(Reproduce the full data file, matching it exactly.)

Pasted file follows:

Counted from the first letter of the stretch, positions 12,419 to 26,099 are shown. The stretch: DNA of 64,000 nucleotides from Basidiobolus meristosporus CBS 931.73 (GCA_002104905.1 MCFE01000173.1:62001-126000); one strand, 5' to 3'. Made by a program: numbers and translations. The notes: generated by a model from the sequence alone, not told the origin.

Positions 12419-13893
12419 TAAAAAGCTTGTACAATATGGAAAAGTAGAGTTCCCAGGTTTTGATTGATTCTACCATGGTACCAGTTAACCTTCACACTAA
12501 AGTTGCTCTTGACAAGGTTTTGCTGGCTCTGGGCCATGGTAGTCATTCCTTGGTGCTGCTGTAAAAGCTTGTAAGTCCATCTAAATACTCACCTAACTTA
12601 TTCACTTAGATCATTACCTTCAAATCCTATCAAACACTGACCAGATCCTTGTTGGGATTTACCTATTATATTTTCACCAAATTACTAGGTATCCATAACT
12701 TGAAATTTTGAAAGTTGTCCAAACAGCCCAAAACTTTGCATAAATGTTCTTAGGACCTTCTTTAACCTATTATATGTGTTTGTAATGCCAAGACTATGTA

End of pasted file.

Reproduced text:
Counted from the first letter of the stretch, positions 12,419 to 26,099 are shown. The stretch: DNA of 64,000 nucleotides from Basidiobolus meristosporus CBS 931.73 (GCA_002104905.1 MCFE01000173.1:62001-126000); one strand, 5' to 3'. Made by a program: numbers and translations. The notes: generated by a model from the sequence alone, not told the origin.

Positions 12419-13893
12419 TAAAAAGCTTGTACAATATGGAAAAGTAGAGTTCCCAGGTTTTGATTGATTCTACCATGGTACCAGTTAACCTTCACACTAA
12501 AGTTGCTCTTGACAAGGTTTTGCTGGCTCTGGGCCATGGTAGTCATTCCTTGGTGCTGCTGTAAAAGCTTGTAAGTCCATCTAAATACTCACCTAACTTA
12601 TTCACTTAGATCATTACCTTCAAATCCTATCAAACACTGACCAGATCCTTGTTGGGATTTACCTATTATATTTTCACCAAATTACTAGGTATCCATAACT
12701 TGAAATTTTGAAAGTTGTCCAAACAGCCCAAAACTTTGCATAAATGTTCTTAGGACCTTCTTTAACCTATTATATGTGTTTGTAATGCCAAGACTATGTA